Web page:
Laryngeal cancer is caused by an uncontrolled growth of cells in your larynx. About 2,300 people are diagnosed with laryngeal cancer each year in the UK. Most of these people are men over 40.
Your larynx sits at the entrance of your windpipe (trachea). It stops food entering your trachea and allows you to breathe. It also produces the sounds you make when you speak.
Nine out of 10 laryngeal cancers are squamous cell carcinomas. This type of laryngeal cancer starts in the flat, skin-like cells that cover the inside of your larynx. Other, rarer types of laryngeal cancers include the following.
A change in your voice or hoarseness is often the first sign of laryngeal cancer. If you have a hoarse voice for longer than three weeks, see your GP. Other symptoms of laryngeal cancer include:
These symptoms aren't always caused by laryngeal cancer, but if you have them see your GP.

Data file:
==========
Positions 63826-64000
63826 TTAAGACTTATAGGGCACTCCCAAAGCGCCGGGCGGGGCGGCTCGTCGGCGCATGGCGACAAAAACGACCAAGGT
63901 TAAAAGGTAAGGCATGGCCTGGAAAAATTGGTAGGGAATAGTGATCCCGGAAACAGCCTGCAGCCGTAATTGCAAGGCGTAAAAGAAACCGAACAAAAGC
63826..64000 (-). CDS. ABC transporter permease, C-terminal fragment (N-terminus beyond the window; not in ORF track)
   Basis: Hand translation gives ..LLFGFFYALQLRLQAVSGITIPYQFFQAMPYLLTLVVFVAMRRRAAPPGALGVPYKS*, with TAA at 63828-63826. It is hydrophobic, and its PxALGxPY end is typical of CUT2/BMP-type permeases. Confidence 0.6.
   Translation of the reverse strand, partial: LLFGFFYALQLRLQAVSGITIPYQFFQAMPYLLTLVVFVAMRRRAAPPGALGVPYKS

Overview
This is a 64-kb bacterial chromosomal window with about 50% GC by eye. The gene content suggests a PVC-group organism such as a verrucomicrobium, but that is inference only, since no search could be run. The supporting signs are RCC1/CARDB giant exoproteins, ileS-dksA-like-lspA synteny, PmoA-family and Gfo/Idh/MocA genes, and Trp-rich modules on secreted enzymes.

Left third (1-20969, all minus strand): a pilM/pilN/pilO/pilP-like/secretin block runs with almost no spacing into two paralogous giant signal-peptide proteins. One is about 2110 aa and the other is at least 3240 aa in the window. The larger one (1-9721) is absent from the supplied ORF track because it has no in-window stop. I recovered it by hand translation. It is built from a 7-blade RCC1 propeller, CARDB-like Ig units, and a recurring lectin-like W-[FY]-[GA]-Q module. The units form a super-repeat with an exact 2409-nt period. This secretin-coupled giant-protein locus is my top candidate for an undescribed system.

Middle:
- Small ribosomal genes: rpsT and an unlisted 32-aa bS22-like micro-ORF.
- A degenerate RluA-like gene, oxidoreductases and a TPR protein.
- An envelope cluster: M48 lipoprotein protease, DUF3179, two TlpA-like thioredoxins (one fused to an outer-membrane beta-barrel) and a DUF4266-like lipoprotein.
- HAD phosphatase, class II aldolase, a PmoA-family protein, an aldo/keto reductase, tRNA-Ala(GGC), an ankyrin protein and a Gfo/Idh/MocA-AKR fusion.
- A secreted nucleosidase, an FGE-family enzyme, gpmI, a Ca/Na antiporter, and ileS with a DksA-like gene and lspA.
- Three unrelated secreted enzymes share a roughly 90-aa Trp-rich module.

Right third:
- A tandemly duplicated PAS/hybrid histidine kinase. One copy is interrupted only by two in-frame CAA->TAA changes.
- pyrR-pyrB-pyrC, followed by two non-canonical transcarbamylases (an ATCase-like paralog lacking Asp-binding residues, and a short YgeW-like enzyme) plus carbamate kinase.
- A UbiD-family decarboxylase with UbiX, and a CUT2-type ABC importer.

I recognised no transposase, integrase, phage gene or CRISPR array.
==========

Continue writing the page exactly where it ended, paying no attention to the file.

The exact reasons why you may develop laryngeal cancer aren’t fully understood at present. But there are certain factors that make laryngeal cancer more likely, such as:
Your GP will ask about your symptoms and examine you. He or she may also ask about your medical history. You may be referred to a doctor who specialises in ENT (ear, nose and throat) conditions.
At the hospital, you will have tests to confirm a diagnosis. Your doctor will pass a narrow, flexible, tube-like telescopic camera into the back of your throat to see your larynx. The tube may be passed through your mouth (called laryngoscopy) or through your nose (called nasoendoscopy). The procedure may feel a bit uncomfortable, so your doctor may use a local anaesthetic spray.
Your doctor will take a biopsy. This is when a small sample of tissue is removed and sent to a laboratory for testing.
If you have laryngeal cancer, your doctor will recommend further tests to find out the size of your tumour and check whether the cancer has spread to other parts of your body. These tests may include X-ray, ultrasound, a CT scan or MRI scan. You may also have blood tests.
Your treatment will depend on the type of laryngeal cancer you have and how far it has spread. It will also depend on your age and general health. Your doctor will discuss your treatment options with you.